Deer Behind Britain's Great Bird Decline?

James Owen in the United Kingdom
for National Geographic News
March 3, 2003

This spring leading ornithologists will begin surveying bird life in 350 woods across Britain. The study aims to reveal the reasons for a startling decline in many woodland species.

Since the 1970s the woods have been losing their spring chorus of birdsong. Willow tit numbers have fallen 78 percent, woodcock by 74 percent, and song thrushes have more than halved. This is despite a significant increase in tree cover—up more than 20 percent in England alone over the last two decades.

Possible causes for dwindling bird populations include changes in forestry practices, egg predation by grey squirrels, and the effects of climate change. Yet the chief suspect in the minds of many ornithologists is that picture of doe-eyed innocence—the deer.

Deer numbers are soaring in Britain. Two hundred years ago the roe deer was extinct in England and Wales, the victim of over-hunting and forest clearance. Today the population stands at around 700,000.

It's a similar story for the red deer, Britain's other native species, which now festoons many Scottish hillsides.

The growth in tree cover, increased cereal farming (an important source of food), reduced hunting levels, and better winter survival rates due to a warming climate are all thought to be factors behind the deer's revival. The same goes for two introduced deer—the fallow and muntjac—which are now widespread in Britain.

The two conservation nonprofits behind the survey, the Royal Society for the Protection of Birds (RSPB) and the British Trust for Ornithology (BTO), say these four species are chewing away huge chunks of woodland bird habitat.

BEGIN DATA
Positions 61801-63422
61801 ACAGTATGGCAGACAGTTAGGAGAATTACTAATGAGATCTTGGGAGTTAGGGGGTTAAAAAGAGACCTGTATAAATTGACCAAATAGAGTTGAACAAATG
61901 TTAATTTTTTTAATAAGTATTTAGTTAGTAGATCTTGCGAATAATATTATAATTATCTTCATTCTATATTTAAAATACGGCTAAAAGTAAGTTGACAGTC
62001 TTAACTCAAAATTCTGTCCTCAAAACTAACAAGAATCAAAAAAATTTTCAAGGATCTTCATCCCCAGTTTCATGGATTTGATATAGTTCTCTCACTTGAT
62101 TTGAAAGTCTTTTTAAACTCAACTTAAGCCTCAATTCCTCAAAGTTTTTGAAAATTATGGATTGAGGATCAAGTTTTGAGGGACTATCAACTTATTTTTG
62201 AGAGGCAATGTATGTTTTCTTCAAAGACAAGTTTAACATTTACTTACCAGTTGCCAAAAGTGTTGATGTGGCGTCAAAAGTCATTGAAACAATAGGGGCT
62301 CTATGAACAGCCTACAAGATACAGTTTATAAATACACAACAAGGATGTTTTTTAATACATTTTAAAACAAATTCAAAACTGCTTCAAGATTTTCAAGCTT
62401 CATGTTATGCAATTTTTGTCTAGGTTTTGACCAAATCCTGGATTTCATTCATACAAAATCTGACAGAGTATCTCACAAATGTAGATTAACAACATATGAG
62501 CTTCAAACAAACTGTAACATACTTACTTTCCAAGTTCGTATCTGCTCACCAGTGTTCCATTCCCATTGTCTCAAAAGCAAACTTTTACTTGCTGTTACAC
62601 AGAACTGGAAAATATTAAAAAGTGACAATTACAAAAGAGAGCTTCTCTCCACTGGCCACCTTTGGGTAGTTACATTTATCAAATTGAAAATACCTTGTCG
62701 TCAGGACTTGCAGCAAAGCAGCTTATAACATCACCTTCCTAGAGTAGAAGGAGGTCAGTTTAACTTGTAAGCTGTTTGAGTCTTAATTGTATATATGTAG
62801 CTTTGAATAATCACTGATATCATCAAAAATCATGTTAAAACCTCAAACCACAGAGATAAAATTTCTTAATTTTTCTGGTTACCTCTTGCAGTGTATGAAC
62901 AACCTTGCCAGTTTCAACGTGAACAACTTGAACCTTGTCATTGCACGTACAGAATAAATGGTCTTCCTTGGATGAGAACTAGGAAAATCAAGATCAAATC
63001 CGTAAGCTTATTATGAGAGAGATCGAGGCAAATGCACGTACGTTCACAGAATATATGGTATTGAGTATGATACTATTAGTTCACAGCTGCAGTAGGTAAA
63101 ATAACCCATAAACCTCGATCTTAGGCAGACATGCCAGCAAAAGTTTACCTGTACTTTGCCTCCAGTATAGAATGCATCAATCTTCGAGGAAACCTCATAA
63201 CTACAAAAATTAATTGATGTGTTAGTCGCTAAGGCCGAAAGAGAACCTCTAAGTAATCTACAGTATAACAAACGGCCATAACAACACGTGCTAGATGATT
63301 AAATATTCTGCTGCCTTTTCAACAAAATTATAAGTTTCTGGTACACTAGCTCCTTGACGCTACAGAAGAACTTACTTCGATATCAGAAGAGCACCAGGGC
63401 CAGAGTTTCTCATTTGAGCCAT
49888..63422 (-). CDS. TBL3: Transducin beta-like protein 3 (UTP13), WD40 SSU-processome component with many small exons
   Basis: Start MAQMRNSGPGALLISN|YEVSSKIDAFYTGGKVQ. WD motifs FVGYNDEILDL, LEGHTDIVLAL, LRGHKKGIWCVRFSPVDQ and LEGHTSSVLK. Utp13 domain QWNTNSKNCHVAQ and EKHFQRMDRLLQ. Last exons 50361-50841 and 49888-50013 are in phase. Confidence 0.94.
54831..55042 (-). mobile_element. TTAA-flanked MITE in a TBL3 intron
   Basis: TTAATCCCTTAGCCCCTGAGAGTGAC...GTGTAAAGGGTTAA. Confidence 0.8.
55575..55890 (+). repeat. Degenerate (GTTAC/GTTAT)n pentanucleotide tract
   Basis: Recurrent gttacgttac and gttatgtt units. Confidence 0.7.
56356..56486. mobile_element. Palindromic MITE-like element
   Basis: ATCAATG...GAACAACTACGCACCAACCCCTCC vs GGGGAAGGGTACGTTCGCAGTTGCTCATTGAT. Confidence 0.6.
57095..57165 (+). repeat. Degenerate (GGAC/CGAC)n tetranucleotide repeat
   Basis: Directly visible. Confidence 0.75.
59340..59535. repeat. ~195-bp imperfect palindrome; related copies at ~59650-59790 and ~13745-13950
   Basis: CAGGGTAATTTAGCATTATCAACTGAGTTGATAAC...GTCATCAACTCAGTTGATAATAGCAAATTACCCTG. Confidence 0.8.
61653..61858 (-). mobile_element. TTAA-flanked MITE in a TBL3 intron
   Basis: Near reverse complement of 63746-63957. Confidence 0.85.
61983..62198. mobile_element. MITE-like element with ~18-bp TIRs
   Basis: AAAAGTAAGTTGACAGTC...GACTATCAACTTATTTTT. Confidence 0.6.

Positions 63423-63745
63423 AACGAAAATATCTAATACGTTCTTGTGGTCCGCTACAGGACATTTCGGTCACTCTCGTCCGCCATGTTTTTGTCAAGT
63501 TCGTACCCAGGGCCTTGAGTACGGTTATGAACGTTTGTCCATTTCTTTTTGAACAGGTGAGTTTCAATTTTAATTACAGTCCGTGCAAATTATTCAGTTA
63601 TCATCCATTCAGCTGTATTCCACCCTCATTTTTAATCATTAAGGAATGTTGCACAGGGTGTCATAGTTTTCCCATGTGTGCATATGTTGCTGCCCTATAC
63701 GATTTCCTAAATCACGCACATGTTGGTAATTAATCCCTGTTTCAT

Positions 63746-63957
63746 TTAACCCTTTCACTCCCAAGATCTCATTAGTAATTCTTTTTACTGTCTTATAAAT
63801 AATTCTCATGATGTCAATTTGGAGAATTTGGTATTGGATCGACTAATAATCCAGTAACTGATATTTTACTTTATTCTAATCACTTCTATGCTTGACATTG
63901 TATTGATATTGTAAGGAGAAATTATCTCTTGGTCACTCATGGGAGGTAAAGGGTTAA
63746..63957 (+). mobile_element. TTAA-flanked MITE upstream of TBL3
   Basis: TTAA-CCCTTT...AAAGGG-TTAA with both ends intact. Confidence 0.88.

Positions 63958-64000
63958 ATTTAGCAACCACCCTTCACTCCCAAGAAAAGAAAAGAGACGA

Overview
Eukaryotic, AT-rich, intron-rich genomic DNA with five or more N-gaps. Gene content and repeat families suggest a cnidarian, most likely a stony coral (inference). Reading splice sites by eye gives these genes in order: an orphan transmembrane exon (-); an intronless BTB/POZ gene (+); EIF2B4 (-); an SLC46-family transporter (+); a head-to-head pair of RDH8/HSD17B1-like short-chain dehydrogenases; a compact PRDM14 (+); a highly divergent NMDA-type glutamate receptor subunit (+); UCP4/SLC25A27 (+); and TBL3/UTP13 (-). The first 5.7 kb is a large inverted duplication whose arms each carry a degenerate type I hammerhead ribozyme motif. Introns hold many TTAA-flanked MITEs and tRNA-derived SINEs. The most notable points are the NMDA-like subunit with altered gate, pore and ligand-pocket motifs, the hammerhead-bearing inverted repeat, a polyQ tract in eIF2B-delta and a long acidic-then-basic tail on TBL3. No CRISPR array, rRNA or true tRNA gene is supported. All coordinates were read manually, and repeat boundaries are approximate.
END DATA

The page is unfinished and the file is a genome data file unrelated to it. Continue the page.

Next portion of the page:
"Birds like nightingales and warblers are adversely affected," said Rob Fuller, BTO's director of habitat research. "They need low, dense vegetation in which to nest—deer remove this.

"We also think deer have a negative impact on food resources. By biting off buds and flowers they reduce the amount of seed and fruit available in autumn and winter."

Plant Variety Is Crucial

Deer can alter the entire structure of a wood. Certain flowers, shrubs, and trees are pruned back, leaving only less palatable species. Fuller says plant variety is crucial to maintaining the diversity of other woodland wildlife.

"The woods where I work in England contain roe and muntjac deer," Fuller said. "The plants they really clobber include ash, hazel, and sallow. And it's characteristic of all woods with high deer densities that bramble gets heavily browsed. That's bad news for birds as many of them love bramble."

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